As I was lining the geese and duck coops with hay, which I hope will help fend off the soon-to-come cold weather, I took a loving, close look at each one of these wonderful creatures.

They are all so different and so beautiful in their own unique ways. Each has his or her own distinct personality, and most have some really unique coloring and feathers.

Finny, of course, has always been the most gorgeous, with his mixture of long, Sebastopol-like gray and white feathers. He’s a beautiful boy who I think fathered at least two of this year’s goslings.

One of them is Solstice. He has lovely, long side feathers that droop almost to the ground. His sister, Summer, looks more like a young Toulouse goose. She, too, is beautiful, but she lacks the long feathers like her brother.

Both youngsters were mothered by Susie Q, who is my old (about 12 years) gray goose. Only she, and Seb, a white pure Sebastopol, remain from the original flock which I got a dozen years ago.

All but one of the flock were fathered and mothered by the original geese, or were grandfathered by one of them.


Another new addition is Lucy. She’s different. She is neither Sebastopol nor Toulouse. We believe she is an Embden. Her neck and body are much thicker than either of the other two. It will be interesting to see what her goslings will look like when she mates with Seb next spring.

She also has a voice that’s hard to miss. When she is upset or wants something, her voice blasts out of the pen in a fashion that can’t be missed.

Lucy was the last of a flock owned by a kind woman in Livermore. The rest of her flock had wandered off and eventually were killed by raccoons or coyotes. I’m hoping Lucy will produce lovely goslings.

As the temperature drops and the days grow shorter, I think ahead to the cold, blustery, snowy days to come and all the shoveling I will have to do just so I can feed and water the geese and the ducks.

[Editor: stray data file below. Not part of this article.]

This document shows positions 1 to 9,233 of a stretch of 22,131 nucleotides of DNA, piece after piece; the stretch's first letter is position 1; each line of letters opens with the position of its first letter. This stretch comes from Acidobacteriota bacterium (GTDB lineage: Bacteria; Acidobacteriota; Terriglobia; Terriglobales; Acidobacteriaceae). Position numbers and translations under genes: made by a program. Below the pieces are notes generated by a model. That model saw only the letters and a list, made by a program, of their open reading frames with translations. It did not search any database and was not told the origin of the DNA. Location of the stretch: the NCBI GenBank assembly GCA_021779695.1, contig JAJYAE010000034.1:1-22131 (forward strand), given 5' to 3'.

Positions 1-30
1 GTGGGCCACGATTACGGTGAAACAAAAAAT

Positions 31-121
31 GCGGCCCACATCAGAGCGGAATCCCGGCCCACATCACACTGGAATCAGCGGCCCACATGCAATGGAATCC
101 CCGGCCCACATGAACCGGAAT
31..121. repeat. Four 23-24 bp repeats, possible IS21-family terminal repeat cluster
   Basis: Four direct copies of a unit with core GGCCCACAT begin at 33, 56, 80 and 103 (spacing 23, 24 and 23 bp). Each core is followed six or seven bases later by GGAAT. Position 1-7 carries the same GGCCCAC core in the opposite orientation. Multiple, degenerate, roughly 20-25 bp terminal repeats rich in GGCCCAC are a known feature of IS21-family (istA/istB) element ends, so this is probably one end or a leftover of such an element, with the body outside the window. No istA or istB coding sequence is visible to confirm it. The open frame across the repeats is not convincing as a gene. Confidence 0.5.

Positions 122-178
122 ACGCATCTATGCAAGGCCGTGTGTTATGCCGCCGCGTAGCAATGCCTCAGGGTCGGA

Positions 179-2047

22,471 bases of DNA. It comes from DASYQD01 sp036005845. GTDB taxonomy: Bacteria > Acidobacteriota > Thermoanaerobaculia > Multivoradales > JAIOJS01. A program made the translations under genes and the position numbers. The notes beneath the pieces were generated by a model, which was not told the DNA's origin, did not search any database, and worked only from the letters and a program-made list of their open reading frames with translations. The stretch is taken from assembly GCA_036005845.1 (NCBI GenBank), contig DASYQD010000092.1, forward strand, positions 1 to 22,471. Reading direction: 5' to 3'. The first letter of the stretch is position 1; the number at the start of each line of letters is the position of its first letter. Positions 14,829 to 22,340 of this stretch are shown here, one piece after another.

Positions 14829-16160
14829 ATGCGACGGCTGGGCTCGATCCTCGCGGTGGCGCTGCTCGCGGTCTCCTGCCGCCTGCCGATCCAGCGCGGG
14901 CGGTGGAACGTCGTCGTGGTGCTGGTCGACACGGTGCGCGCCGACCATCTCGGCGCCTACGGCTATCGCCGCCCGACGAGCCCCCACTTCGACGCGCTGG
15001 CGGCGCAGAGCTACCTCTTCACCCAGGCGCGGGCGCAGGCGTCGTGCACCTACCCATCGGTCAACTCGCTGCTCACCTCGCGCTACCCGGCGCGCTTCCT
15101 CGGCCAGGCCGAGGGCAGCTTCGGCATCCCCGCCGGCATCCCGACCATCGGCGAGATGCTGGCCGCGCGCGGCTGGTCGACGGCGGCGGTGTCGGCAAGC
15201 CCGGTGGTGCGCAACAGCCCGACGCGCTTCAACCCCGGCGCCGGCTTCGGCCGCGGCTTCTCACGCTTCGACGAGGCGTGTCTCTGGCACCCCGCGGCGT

It’s a lot of work, but as I sit on the back stoop in summer or early fall watching all these gorgeous creatures playing, I know it is worth the effort.

The flocks provide me with so much entertainment and amusement. They, of course, have no idea just how funny they are.


Finny still comes to me for bread or greens and likes to play with my hair. Susie Q knows me very well. She too comes to me to be hand-fed. Blackberry and Plum Blossom, who are 3 years old, are my friends, too.

I expect the latest additions, Solstice and Summer, and Susie Q’s other two goslings, Ossie and Gossie, who share a smaller pen with Seb and Lucy, are also predominantly gray. They are about 5 months old and I’m not sure what gender they are. Most likely, they are girls, ensuring that we will have more than enough giant eggs come April.

Seb just kind of tolerates everyone. After he was dethroned by Finny and Finny’s brother, Shamus, and lost his brother, Sam, to a viscous raccoon a year ago, he lost lots of confidence. He can’t handle Finny, although he is, most likely, Finny’s father.

Dufey is another story. She’s about 4 years old and did a good job hatching Gossie and Ossie. They weren’t her eggs. They were definitely Susie Q’s, but Dufey treated them as her own. Dufey got her name because she’s not the brightest bird in the flock. When everyone else pours out of the pen when I open the gate, Dufey just can’t seem to find the exit.

Ossie and Gossie were so sweet a few months ago when they tried to get under her wings for safety, but were way too big to do so.

I wonder what and who the spring will bring. I don’t think I’ll take in more geese. Both pens are at capacity and introducing outsiders just doesn’t work.


Meanwhile, in the adjacent duck coop, my flock of Khaki Campbell ducklings turned out to be four females and eight males, unfortunately. Millie, the oldest, has been so generous by providing us with nearly an egg a day since we brought her home eight months ago. But now, it’s time to rest, so I have to resort to buying chicken eggs from a local farmer until spring arrives.

Once we’ve eaten fresh duck eggs, it’s really hard to return to chicken eggs. And I’ll never again buy “industrial” eggs. I’ve been so spoiled.

As fall slowly turns into winter, I let the two flocks of geese out quite often so they can fill up on grass and roam freely through the garden, eating whatever they want.

Soon, the snow shovel, posted at the back door, will be in use. The geese and ducks won’t be given water to swim in, but instead just enough to drink.

And so another yearly cycle ends. Each year is so different and so filled with antics, wonder and humor. My geese are worth every sore muscle I get from all the shoveling.

Eileen M. Adams has been raising her beloved pet geese for a dozen years. She may be reached at [email protected]

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